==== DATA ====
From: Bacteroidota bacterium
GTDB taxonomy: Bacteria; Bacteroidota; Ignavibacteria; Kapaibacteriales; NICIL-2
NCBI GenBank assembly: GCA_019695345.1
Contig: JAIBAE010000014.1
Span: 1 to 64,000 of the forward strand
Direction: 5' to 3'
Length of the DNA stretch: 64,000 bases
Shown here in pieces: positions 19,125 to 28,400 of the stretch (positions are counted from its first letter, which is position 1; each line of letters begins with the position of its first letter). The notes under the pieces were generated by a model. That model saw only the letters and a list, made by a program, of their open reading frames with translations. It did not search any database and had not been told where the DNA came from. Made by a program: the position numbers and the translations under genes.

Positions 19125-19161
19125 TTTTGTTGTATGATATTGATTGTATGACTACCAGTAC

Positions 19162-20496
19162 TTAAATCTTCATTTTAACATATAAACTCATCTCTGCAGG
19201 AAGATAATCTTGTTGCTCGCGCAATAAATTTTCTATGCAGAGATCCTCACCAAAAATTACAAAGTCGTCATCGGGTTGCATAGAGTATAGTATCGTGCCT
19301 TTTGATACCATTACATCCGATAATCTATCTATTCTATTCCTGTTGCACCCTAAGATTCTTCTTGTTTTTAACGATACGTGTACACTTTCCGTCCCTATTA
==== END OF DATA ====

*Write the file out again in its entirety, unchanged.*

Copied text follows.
From: Bacteroidota bacterium
GTDB taxonomy: Bacteria; Bacteroidota; Ignavibacteria; Kapaibacteriales; NICIL-2
NCBI GenBank assembly: GCA_019695345.1
Contig: JAIBAE010000014.1
Span: 1 to 64,000 of the forward strand
Direction: 5' to 3'
Length of the DNA stretch: 64,000 bases
Shown here in pieces: positions 19,125 to 28,400 of the stretch (positions are counted from its first letter, which is position 1; each line of letters begins with the position of its first letter). The notes under the pieces were generated by a model. That model saw only the letters and a list, made by a program, of their open reading frames with translations. It did not search any database and had not been told where the DNA came from. Made by a program: the position numbers and the translations under genes.

Positions 19125-19161
19125 TTTTGTTGTATGATATTGATTGTATGACTACCAGTAC

Positions 19162-20496
19162 TTAAATCTTCATTTTAACATATAAACTCATCTCTGCAGG
19201 AAGATAATCTTGTTGCTCGCGCAATAAATTTTCTATGCAGAGATCCTCACCAAAAATTACAAAGTCGTCATCGGGTTGCATAGAGTATAGTATCGTGCCT
19301 TTTGATACCATTACATCCGATAATCTATCTATTCTATTCCTGTTGCACCCTAAGATTCTTCTTGTTTTTAACGATACGTGTACACTTTCCGTCCCTATTA